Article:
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Semin Nucl Med. 2006 Jan;36(1):36-50.

Future direction of renal positron emission tomography.

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Division of Nuclear Medicine, Johns Hopkins University School of Medicine, Baltimore, MD 21287, USA.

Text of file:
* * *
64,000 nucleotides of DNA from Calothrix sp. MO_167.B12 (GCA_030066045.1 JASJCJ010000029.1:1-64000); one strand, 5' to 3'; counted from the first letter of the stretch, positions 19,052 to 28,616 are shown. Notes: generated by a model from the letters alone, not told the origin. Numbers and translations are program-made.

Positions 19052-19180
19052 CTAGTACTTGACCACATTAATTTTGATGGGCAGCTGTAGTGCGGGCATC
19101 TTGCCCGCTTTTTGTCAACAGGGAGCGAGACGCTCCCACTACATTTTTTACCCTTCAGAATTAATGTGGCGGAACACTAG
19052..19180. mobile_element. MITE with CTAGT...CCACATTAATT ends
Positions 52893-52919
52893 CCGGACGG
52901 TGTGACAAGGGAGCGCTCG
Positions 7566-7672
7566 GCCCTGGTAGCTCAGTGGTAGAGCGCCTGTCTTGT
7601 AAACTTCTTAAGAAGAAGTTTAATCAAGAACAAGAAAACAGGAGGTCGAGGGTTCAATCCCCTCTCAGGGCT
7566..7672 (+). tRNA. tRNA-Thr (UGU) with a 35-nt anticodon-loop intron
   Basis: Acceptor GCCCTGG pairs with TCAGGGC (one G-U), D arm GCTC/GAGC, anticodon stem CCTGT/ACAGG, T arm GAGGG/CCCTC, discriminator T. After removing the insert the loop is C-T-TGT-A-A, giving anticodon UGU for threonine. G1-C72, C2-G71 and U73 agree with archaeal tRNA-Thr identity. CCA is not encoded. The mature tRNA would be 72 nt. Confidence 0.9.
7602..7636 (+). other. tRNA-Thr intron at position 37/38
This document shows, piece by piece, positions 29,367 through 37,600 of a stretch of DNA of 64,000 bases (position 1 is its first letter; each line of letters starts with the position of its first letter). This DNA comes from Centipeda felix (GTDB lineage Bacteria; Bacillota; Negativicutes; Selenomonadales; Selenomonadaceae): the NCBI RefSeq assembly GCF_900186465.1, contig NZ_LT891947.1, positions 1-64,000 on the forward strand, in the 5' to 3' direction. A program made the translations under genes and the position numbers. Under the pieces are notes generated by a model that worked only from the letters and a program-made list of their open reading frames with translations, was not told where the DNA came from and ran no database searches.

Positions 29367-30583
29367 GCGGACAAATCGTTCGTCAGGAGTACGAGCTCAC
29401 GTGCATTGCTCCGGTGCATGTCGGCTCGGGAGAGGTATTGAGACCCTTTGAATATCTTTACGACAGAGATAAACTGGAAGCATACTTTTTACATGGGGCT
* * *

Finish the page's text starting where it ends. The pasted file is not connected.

Positron emission tomography (PET) is perfectly suited for quantitative imaging of the kidneys, and the recent improvements in detector technology, computer hardware, and image processing software add to its appeal. Multiple positron emitting radioisotopes can be used for renal imaging. Some, including carbon-11, nitrogen-13, and oxygen-15, can be used at institutions with an on-site cyclotron. Other radioisotopes that may be even more useful in a clinical setting are those that either can be obtained from radionuclide generators (rubidium-82, copper-62) or have a sufficiently long half-life for transportation (fluorine-18). The clinical use of functional renal PET studies (blood flow, glomerular filtration rate) has been slow, in part because of the success of concurrent technologies, including single-photon emission computed tomography (SPECT) and planar gamma camera imaging. Renal blood flow studies can be performed with O-15-labeled water, N-13-labeled ammonia, rubidium-82, and copper-labeled PTSM. With these tracers, renal blood flow can be quantified using a modified microsphere kinetic model. Glomerular filtration can be imaged and quantified with gallium-68 EDTA or cobalt-55 EDTA. Measurements of renal blood flow with PET have potential applications in renovascular disease, in transplant rejection or acute tubular necrosis, in drug-induced nephropathies, ureteral obstruction, before and after revascularization, and before and after the placement of ureteral stents. The most important clinical application for imaging glomerular function with PET would be renovascular hypertension. Molecular imaging of the kidneys with PET is rather limited. At present, research is focused on the investigation of metabolism (acetate), membrane transporters (organic cation and anion transporters, pepT1 and pepT2, GLUT, SGLT), enzymes (ACE), and receptors (AT1R). Because many nephrological and urological disorders are initiated at the molecular and organelle levels and may remain localized at their origin for an extended period of time, new disease-specific molecular probes for PET studies of the kidneys need to be developed. Future applications of molecular renal imaging are likely to involve studies of tissue hypoxia and apoptosis in renovascular renal disease, renal cancer, and obstructive nephropathy, monitoring the molecular signatures of atherosclerotic plaques, measuring endothelial dysfunction and response to balloon revascularization and restenosis, molecular assessment of the nephrotoxic effects of cyclosporine, anticancer drugs, and radiation therapy. New radioligands will enhance the staging and follow-up of renal and prostate cancer. Methods will be developed for investigation of the kinetics of drug-delivery systems and delivery and deposition of prodrugs, reporter gene technology, delivery of gene therapy (nuclear and mitochondrial), assessment of the delivery of cellular, viral, and nonviral vectors (liposomes, polycations, fusion proteins, electroporation, hematopoietic stems cells). Of particular importance will be investigations of stem cell kinetics, including local presence, bloodborne migration, activation, seeding, and its role in renal remodeling (psychological, pathological, and therapy induced). Methods also could be established for investigating the role of receptors and oncoproteins in cellular proliferation, apoptosis, tubular atrophy, and interstitial fibrosis; monitoring ras gene targeting in kidney diseases, assessing cell therapy devices (bioartificial filters, renal tubule assist devices, and bioarticial kidneys), and targeting of signal transduction moleculas with growth factors and cytokines. These potential new approaches are, at best, in an experimental stage, and more research will be needed for their implementation.

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